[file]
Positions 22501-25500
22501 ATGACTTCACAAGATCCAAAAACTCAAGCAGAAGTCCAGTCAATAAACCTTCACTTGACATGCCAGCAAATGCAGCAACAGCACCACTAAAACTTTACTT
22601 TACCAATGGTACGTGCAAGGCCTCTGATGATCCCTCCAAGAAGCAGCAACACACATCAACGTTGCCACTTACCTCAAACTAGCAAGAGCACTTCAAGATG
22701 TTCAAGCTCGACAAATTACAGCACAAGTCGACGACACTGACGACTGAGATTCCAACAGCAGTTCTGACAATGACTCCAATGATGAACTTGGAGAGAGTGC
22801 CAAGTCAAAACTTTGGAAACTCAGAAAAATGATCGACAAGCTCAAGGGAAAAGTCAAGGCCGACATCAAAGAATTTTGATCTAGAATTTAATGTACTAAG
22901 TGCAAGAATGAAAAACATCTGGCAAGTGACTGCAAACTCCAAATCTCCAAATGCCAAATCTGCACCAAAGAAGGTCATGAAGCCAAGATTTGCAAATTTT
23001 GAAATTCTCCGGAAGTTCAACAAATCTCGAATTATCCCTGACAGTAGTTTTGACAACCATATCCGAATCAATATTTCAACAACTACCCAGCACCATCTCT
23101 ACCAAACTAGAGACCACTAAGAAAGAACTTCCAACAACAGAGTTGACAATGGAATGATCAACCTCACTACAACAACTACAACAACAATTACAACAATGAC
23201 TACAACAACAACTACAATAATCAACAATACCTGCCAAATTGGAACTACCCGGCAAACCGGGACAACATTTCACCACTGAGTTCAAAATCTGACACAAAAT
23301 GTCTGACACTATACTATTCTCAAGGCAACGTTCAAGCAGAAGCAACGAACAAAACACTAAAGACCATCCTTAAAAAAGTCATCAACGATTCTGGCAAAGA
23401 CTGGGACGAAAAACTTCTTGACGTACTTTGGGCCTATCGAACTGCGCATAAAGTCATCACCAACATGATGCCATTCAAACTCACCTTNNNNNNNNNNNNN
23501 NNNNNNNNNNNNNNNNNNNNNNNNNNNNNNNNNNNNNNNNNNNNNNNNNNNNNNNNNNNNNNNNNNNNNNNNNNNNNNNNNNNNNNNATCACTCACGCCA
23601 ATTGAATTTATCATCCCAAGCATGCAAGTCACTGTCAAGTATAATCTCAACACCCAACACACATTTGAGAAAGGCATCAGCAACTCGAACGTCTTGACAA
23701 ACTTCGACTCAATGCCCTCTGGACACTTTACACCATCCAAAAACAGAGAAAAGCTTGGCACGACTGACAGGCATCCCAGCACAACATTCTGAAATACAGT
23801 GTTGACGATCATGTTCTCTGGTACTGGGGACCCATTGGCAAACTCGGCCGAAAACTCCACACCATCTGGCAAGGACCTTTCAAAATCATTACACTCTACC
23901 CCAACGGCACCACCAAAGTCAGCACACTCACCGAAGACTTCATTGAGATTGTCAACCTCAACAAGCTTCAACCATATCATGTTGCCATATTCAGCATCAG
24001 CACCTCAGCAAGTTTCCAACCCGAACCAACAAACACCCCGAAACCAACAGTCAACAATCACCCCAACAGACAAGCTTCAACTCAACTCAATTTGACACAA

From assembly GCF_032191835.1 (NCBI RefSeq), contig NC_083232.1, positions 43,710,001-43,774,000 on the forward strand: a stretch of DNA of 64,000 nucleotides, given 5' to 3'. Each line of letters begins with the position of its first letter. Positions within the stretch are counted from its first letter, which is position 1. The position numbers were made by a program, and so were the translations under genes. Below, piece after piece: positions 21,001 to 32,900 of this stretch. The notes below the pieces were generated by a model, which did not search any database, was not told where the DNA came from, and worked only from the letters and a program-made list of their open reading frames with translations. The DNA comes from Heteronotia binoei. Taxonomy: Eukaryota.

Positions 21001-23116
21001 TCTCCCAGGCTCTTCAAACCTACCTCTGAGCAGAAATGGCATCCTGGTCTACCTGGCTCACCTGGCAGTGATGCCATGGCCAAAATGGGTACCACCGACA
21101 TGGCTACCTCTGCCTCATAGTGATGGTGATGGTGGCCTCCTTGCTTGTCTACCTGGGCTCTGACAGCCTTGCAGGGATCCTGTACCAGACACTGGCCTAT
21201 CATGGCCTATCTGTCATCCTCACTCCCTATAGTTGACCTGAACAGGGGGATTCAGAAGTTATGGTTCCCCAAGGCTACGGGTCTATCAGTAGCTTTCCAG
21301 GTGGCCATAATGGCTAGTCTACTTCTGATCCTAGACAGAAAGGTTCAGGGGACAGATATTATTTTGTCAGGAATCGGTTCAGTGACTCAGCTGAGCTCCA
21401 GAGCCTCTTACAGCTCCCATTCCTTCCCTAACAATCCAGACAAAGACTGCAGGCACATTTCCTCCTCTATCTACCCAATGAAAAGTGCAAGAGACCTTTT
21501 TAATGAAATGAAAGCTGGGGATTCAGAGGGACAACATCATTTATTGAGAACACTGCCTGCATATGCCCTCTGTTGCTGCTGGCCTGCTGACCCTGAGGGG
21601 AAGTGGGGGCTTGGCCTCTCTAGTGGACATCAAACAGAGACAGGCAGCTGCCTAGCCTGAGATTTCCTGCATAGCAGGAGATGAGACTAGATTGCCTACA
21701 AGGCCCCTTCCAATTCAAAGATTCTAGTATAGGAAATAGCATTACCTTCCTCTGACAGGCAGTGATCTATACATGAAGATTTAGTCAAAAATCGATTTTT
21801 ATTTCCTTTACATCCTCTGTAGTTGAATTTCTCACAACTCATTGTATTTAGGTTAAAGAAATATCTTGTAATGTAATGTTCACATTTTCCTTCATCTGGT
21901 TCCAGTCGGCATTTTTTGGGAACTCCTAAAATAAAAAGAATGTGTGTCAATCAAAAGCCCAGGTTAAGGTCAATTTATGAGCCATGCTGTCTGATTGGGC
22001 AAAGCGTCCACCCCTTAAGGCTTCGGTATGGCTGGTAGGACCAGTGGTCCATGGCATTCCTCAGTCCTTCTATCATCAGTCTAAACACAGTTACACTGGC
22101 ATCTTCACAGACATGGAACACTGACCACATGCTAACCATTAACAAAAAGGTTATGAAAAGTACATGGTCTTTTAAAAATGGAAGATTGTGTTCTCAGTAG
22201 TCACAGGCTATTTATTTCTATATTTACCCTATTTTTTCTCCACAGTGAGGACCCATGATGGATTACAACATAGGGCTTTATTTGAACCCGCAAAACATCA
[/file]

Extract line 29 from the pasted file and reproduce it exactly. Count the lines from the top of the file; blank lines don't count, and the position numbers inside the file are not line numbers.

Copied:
21901 TCCAGTCGGCATTTTTTGGGAACTCCTAAAATAAAAAGAATGTGTGTCAATCAAAAGCCCAGGTTAAGGTCAATTTATGAGCCATGCTGTCTGATTGGGC